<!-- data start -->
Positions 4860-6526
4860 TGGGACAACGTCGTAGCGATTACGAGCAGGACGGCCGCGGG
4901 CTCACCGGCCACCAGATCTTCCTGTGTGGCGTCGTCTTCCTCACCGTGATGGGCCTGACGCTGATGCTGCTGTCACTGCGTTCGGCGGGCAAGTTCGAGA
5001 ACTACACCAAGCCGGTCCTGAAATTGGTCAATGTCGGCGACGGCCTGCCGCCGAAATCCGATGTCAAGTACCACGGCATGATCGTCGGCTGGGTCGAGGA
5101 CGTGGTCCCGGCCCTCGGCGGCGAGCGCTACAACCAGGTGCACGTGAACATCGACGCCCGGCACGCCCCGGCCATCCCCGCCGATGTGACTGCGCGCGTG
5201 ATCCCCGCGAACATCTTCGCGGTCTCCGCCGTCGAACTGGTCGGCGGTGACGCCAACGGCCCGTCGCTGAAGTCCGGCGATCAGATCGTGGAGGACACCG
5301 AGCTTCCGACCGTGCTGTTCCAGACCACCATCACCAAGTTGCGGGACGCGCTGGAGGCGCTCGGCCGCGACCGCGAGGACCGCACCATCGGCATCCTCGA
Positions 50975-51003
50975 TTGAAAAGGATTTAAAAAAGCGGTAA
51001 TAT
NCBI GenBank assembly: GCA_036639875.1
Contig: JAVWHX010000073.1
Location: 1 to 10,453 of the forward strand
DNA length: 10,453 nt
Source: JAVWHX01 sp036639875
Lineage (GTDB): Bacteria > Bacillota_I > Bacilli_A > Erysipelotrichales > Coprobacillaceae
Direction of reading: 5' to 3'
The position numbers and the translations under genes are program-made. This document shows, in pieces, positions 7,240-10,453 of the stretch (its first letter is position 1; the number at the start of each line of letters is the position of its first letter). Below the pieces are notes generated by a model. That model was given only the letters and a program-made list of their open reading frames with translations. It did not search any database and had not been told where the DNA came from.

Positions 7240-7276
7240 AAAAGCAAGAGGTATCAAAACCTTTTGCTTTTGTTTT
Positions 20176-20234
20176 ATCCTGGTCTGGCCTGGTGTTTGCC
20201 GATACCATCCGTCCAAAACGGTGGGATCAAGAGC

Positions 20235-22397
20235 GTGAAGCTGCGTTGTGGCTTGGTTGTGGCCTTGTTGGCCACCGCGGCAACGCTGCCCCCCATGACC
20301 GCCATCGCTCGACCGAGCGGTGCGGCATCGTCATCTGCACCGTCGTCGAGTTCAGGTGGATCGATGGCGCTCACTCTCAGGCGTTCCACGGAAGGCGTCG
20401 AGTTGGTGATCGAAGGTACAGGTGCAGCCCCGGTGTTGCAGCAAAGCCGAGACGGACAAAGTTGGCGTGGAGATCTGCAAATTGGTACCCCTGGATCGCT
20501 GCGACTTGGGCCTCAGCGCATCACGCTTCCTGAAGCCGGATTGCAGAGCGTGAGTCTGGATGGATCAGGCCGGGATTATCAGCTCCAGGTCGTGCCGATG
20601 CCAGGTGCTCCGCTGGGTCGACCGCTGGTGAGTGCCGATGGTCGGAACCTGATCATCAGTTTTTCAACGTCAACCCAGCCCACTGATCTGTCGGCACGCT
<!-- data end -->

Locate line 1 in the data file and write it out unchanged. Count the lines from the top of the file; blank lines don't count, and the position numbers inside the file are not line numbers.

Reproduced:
Positions 4860-6526